When the guy said that our play wrestling was getting “rapey,” it came from a place of anxiety. He thought my roommates would overhear the struggle and think that he was trying to force himself on me. He claims that I had yelled, “No!” I do not remember that ever happening. When he thought I had said no, he was worried about whether HE looked bad, not whether I was upset. This is a huge red flag.
He then told me about a past incident that had scared him. He was alone in the men’s bathroom when two women walked in. They said the line was too long in the women’s bathroom and they couldn’t wait any longer. The man felt afraid that these women would accuse him of sexual assault. He also feared that, because there were no other men in the bathroom, that he would have no witnesses to speak up against the allegations.
“I was in danger,” he said.
I am having difficulty understanding his anxiety and paranoia. The two women needed a bathroom ASAP. I have absolutely used the men’s room before when the women’s room was too crowded. I highly doubt that the thought of falsely accusing the man in the bathroom of rape had ever crossed their minds. He explained to me that since the #MeToo movement, he had become afraid of accidentally crossing a boundary with a sex partner, the woman not informing him, and then that woman falsely accusing him of rape and being believed.
This man is a straight white cisgender man who is well over 6′ tall. He is obsessed with the idea of being falsely accused. I asked if he had ever been accused of rape. He said no. Meanwhile, I am a queer black cisgender woman and survivor who has been raped multiple times. The thought of this man hurting me had never even crossed my mind. I do not think it is possible for our viewpoints to be any more opposed to one another.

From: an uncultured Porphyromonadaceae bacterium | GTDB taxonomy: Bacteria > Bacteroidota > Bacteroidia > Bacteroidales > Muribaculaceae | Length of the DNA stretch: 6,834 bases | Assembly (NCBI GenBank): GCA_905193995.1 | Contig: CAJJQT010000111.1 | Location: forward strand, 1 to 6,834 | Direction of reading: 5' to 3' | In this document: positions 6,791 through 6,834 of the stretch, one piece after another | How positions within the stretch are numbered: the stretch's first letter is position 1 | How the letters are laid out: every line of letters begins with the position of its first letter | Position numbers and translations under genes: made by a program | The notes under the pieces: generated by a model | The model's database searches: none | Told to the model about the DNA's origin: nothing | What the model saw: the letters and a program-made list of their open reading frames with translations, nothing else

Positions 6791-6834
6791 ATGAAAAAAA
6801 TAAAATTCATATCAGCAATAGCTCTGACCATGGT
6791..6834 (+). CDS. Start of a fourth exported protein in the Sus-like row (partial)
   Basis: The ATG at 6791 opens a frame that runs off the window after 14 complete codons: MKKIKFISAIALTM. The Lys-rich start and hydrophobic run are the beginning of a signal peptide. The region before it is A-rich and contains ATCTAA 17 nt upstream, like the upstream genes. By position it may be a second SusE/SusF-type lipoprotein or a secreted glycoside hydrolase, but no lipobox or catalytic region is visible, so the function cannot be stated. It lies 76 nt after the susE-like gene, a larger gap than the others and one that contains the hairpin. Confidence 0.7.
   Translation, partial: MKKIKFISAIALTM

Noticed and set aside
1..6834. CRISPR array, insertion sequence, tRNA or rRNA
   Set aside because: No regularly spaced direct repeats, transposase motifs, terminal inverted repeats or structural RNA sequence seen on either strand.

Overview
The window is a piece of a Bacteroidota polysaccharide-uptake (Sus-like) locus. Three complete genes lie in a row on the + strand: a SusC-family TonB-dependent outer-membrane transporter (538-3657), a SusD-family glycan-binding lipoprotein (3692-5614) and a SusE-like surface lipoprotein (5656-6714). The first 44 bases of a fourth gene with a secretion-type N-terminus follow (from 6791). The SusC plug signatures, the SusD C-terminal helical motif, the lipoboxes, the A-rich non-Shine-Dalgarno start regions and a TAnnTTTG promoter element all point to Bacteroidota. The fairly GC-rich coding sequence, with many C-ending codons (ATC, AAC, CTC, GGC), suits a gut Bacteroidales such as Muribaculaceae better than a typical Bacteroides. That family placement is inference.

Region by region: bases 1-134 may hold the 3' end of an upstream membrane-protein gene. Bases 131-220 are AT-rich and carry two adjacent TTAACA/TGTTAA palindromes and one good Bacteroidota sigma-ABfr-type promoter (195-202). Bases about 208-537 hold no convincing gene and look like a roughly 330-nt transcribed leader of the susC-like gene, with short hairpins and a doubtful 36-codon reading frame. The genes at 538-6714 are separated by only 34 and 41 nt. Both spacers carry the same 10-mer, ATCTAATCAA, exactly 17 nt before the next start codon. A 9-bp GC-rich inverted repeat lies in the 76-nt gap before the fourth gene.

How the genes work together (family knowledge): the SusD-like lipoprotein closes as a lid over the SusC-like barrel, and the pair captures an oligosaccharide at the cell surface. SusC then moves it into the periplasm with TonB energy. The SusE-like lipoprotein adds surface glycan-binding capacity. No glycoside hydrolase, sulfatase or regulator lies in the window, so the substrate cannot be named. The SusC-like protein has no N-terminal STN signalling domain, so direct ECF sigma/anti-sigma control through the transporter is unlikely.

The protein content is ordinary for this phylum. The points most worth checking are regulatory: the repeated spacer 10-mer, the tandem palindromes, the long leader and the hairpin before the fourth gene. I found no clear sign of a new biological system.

I question a man whose response to the #MeToo movement is to fear being falsely accused of rape rather than feel for the survivors that came forward. To think, “This awful thing COULD happen to me,” rather than, “This awful thing HAS happened to these survivors.” False accusations are rare. His fear of being falsely accused makes it seem like women are schemers waiting in the bushes to trap men and make them look bad. He even accused the woman that spoke out against Aziz Ansari of making false accusations.
Sensing that I was upset, he left. He texted me an apology. He said he should not have made light of rape and that his paranoia made him sabotage things. He said he had permanently damaged things and that we should stop seeing each other indefinitely.
I wanted to give us both a chance to cool off so we could talk. It felt important to me to understand where his fear came from. My first reaction was to dismiss it, but then I became curious about it. Maybe he HAD been accused of sexual assault but did not want to tell me. I feel like something must have happened for the paranoia and anxiety to be that extreme. I was hoping for some insight.
When I reached out to him that I want to talk, I got no response after a couple of days. It was unusual. This was the guy who usually responded to my texts within minutes. I realized that he had blocked my number. He unmatched with me on OKCupid. We weren’t even Facebook friends, but he blocked me on there too.
I hadn’t definitively decided to end things. I was waiting to see what came of the conversation before making any final decisions. Him blocking me has robbed me of the opportunity to have that conversation and has ended our relationship without my input.
I don’t understand what happened. Maybe I never will.